Eight-year-old Sunayna Adlakha adores Salman Khan, loves to read Ruskin Bond, doesn’t mind a game of basketball and is a professional artist.
By Suhita Roy
When you first speak to eight-year-old Sunayna Adlakha, she comes across as shy and soft-spoken. It’s only when you see her work on canvas that you realise this quiet young girl is a storehouse of talent!
Noted artist SH Raza not only complimented her but also wanted to buy her paintings at debut solo show, titled, ‘I look, I perceive, I paint’, held recently at New Delhi’s Alliance Française.
“When she starts painting, she forgets about everything including eating and drinking,” says her doting mother Kim, a social worker who runs Uttam, a charitable school for underprivileged girls in Ghaziabad.
A student of Sanskriti School, New Delhi, Sunayna paints whatever catches her imagination, be it her pet Misty, a peacock or just a riot of colours. Quiz her about her next work of art and she says, “I want to paint my mother.” She picks up the brush only on days when there’s no school and then, she can be locked in her room for hours. She doesn’t like to talk to anyone while she’s painting, Kim tells us, “She says, it’s my world and space; I don’t want anyone to interfere.”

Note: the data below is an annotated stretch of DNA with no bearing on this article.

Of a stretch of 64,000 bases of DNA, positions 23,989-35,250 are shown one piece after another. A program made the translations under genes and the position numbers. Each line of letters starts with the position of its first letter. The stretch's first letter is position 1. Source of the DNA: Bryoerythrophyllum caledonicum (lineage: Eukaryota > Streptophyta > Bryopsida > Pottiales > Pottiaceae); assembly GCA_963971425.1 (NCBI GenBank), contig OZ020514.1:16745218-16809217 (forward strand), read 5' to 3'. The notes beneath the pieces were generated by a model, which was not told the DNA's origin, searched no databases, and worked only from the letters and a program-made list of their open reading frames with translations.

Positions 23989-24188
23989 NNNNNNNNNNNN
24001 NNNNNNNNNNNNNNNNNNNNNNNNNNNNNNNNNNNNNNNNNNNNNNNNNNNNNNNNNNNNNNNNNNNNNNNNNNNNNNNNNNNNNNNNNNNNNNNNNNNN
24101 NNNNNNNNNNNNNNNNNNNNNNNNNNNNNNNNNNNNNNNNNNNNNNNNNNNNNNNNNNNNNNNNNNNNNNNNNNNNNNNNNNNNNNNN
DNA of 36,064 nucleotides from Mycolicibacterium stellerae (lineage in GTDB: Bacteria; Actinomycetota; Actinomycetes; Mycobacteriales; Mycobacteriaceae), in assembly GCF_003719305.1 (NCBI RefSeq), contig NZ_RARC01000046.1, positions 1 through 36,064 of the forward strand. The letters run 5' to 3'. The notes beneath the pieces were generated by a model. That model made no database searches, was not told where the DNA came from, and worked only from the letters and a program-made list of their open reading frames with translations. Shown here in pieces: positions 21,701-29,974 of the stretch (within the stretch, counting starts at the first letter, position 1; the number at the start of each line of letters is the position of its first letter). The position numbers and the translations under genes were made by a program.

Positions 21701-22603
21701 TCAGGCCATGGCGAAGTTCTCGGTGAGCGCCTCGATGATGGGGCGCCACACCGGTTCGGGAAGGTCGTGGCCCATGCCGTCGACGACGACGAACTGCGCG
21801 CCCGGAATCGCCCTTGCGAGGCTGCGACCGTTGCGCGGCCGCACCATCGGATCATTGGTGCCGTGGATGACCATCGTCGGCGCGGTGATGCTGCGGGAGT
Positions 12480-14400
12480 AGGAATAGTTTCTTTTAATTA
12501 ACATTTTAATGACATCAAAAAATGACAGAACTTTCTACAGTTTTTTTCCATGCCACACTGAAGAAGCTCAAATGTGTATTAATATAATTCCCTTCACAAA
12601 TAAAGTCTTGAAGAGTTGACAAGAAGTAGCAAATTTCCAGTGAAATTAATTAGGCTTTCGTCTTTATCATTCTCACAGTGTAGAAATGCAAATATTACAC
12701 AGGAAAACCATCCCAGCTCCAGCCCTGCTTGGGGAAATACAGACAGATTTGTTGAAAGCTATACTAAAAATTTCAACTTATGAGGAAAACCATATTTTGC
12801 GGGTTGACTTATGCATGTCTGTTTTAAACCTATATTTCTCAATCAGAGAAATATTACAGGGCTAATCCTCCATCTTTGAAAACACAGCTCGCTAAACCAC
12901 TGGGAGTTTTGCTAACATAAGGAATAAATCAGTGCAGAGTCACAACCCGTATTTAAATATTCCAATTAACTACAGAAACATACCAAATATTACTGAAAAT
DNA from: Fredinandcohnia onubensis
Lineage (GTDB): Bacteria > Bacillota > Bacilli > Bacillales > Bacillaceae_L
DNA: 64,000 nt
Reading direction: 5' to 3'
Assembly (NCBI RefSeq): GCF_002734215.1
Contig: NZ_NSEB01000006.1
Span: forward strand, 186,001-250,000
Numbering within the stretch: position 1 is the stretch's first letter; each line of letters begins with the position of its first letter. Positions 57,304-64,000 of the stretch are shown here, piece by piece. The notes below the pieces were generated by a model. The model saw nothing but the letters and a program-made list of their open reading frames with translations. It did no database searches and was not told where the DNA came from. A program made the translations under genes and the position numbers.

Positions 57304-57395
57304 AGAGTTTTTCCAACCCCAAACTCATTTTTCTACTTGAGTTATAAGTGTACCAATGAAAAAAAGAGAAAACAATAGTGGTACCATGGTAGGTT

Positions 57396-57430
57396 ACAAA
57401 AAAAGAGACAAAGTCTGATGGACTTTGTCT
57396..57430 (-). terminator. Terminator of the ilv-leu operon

It came as a pleasant surprise for the family when Sunayna started to draw at the age of three. “She has done about 40 paintings so far and loves to draw on huge canvases. It’s not unusual to see my little girl sitting in the middle of a huge canvas and drawing.”
Apart from her passion for painting, this young talent loves playing basketball and dancing to Bollywood numbers. Her favourite actor is Salman Khan and she loved watching Bajrangi Bhaijaan. She also loves reading books by Ruskin Bond.
About the exhibition, the little painter says, “I liked it when SH Raza said my paintings were nice. I just love to paint…” Well, we love that about you as well, Sunayna!
In veteran artist S.H. Raza’s words: “Sunayna plays imaginatively with colours, her watercolours are very strong, though she doesn’t have an idiom of her own yet. I feel she should continue with her abstract works, but shall discover herself what suits her best; let it happen.”